Our Village Story
Big Park-Village of Oak Creek
Our community honors and protects its quiet, small-town feel and southwestern heritage.
We value and support low-density, low-rise, walkable development design to preserve our exceptional Red Rock views, open spaces, and cherished International Dark-Sky designation.
Priorities include the health, welfare, education and safety of residents, reliable broadband and infrastructure and access to abundant educational, recreational and cultural opportunities.
As part of our economy, we support sustainable tourism practices that enrich the quality of life for residents and future generations.
Approved by Big Park Council March 2023
The Big Park region, which includes the Village of Oak Creek, is part of the greater Sedona region. Sedona is often cited as one of the most beautiful towns in the US (#3 cited in this recent article in Architectural Digest).
The Red Rock Scenic Byway gracefully meanders through the Village, then winds past famous rock structures, terminating in the uptown business district of Sedona. The landscape along that route is breathtaking, with towering red rock features to either side, that have been inspiring an unforgettable sense of awe since man first arrived.
The Greater Sedona area attracts more than 3 million visitors/year for the experience of outdoor recreation (hiking, mountain biking, equestrian, golf), sightseeing – including appreciation of cultural artifacts of First Nations peoples, and world class resorts/spas and art galleries.
It is also home to many families and retirees, attracted by the availability of year-round outdoor recreation, Dark-Sky tranquility, abundant wildlife, proximity to a major university in Flagstaff to the north, the metropolis of Phoenix to the south, and a thriving tourist economy.
Gallery of Village Scenes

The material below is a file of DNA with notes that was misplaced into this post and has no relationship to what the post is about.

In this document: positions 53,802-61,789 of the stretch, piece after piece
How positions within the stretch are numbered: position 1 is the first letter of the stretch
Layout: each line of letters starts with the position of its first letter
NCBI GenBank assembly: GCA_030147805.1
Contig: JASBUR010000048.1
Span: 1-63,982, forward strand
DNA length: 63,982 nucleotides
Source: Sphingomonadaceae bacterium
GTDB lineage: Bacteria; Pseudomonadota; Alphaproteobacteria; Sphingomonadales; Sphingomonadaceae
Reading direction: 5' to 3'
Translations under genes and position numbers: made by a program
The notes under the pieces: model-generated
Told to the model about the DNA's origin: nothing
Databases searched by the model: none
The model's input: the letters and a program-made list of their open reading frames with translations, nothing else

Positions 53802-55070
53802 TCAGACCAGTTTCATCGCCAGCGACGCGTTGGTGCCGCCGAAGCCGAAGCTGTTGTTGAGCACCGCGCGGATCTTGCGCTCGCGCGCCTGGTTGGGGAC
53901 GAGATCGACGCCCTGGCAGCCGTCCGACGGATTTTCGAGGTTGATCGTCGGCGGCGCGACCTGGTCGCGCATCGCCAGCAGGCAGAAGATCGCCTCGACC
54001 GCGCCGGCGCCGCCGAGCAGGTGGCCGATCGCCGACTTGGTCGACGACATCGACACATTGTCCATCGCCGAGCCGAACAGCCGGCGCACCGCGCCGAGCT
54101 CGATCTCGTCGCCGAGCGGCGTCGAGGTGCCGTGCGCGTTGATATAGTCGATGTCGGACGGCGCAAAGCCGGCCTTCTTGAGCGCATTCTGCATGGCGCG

Where We Live
According to local geologist Wayne Ranney and Camp Verde community leader Steve Ayers, our region has a violent volcanic past. The predominant force which formed the region surrounding Sedona has been the energy generated by the shifting, slipping, sliding, pulling, pushing, rise and fall of the enormous tectonic plates that define the world's landmass, as well as its ocean floors.
Landforms throughout the Verde Valley itself are all the result of huge blocks of crust rising and falling along fault lines. On top of area mountains there is a layer of basalt, the planet's most abundant rock, formed by slow moving lava. Geologist Ranney was the first person to see House Mountain for what it was. His work as a graduate student at Northern Arizona University demonstrated the volcano was close to 14 million years old. Ranney, in his study of the volcano, discovered lake sediments at the top of House Mountain – sediments that have since eroded. Credits to the Camp Verde Bugle
This scenic region has long been the home of indigenous settlers, as evidenced by thousands of documented ruins in the cliffs and riverbanks around us. One descendant tribe, the Yavapai-Apache Nation, is now located in the Verde Valley of Arizona. They comprise five tribal communities: Tunlii, Middle Verde, Rimrock, Camp Verde and Clarkdale, with 2,596 enrolled tribal members (April 2019) and over 750 residents. The Yavapai-Apache Nation consists of two distinct people, the Yavapai and Apache. The Yavapai refers to themselves as Wipuhk’a’bah and speak the Yuman language, while the Apache refer to themselves as Dil’zhe’e and speak the Athabaskan language.
Above excerpts borrowed from the Yavapai-Apache Nation website and from a recent presentation by Apache Elder Vincent Randall, a member of a sub-group of Apache called the Dil’zhe’e people. In addition to a distinguished career as an educator and coach, Randall also served as tribal chairman and cultural historian for the Yavapai-Apache Nation.